Egypt has executed 16 people in one week in the northern city of Alexandria as it continues to carry out the death penalty at an alarming rate.
On Sunday, eight men and one woman were hanged at the Cairo Appeals Prison which holds prisoners on death row.
The previous Monday prison authorities at Borg Al-Arab Prison in Alexandria executed seven people.
The executions follow a June ruling that sparked international outrage when Egypt's highest appeals court upheld the death sentence against 12 Muslim Brotherhood members including senior leaders.
They were accused of charges including violence against police during the violent dispersal of the Rabaa Al-Adawiya sit-in.=
Egypt's President, Abdel Fattah Al-Sisi, had 14 days from the ruling to issue a presidential pardon, the last chance to save them as the Court of Cassation's rulings are final and cannot be appealed.=
Human Rights Watch called on Egypt to "immediately halt any further executions, particularly of those convicted in grossly unfair trials."
"To move forward, Egypt needs to address the crimes committed by security forces, including Rabaa and the mass killings of protesters."
Amnesty International has described what's happening in Egypt as a "horrifying execution spree" with executions up by 300 per cent.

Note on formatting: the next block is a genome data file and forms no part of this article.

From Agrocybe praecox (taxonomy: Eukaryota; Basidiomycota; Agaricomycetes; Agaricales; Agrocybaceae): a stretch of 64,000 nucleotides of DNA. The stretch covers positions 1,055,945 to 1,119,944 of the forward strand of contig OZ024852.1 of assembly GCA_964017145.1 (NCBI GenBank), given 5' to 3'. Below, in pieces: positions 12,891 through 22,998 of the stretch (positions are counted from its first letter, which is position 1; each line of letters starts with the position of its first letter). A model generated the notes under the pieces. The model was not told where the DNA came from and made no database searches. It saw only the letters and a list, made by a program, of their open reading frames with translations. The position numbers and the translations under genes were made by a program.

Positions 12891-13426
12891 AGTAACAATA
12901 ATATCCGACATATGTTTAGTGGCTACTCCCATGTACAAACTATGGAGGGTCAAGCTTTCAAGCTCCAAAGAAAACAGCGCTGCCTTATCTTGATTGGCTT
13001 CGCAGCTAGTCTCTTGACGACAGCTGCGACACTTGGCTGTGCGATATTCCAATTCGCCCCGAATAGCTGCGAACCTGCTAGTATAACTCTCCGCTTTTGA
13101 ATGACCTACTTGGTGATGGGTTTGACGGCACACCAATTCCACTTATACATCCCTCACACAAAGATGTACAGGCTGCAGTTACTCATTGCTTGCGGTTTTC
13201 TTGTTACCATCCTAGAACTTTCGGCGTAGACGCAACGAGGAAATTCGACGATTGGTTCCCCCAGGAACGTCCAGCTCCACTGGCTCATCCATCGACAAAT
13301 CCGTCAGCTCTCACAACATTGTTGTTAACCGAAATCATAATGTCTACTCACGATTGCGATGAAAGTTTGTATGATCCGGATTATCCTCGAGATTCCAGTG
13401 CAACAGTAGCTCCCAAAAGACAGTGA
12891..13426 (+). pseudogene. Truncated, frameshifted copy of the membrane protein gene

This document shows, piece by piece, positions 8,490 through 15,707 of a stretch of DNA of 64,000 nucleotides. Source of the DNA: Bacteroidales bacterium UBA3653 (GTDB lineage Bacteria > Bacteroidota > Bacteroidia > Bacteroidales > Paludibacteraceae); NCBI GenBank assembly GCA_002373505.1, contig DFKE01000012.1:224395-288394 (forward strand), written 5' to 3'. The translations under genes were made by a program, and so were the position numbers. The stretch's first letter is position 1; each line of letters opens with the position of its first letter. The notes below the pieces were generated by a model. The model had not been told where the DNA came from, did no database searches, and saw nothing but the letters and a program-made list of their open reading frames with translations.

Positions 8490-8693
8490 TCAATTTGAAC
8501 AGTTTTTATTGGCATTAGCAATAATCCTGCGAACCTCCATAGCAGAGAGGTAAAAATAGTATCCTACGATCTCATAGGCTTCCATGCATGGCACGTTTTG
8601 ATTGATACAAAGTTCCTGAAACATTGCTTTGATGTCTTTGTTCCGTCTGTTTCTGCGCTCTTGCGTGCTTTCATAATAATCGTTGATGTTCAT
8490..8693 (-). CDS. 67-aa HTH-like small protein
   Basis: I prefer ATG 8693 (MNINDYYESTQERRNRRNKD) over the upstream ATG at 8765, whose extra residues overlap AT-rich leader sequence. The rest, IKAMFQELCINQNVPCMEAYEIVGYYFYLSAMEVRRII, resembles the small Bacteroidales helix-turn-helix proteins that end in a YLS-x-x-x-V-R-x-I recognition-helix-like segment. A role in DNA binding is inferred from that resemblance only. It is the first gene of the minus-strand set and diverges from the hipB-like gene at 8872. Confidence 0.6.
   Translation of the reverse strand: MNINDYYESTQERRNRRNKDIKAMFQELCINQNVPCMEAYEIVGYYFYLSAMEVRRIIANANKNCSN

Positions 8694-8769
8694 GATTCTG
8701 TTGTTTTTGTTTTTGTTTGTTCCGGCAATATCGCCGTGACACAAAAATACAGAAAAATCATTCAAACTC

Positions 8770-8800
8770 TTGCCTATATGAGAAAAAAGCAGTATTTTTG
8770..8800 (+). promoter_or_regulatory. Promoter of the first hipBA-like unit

Egypt is now the third most frequent executioner worldwide with 53 people being executed in October alone.
Between 2018 and 2020 Egypt carried out at least 241 executions, including 152 in 2020 alone.
Nine human rights organisations, including Belady Centre for Rights and Freedoms and the Cairo Institute for Human Rights Studies, have demanded a moratorium on capital punishment in Egypt.
"In politically-motivated mass trials lacking any guarantee of due process, the Criminal Court followed by the Court of Cassation issued sentences of death, life imprisonment, and lengthy imprisonment against the defendants," said the statement.
"The judiciary's shameless disregard for justice and the rule of law clearly declares the Egyptian government's aim to entrench a policy of impunity in defiance of the recommendations of the fact-finding committee and the report of the National Council for Human Rights on the necessity of genuine accountability and redress."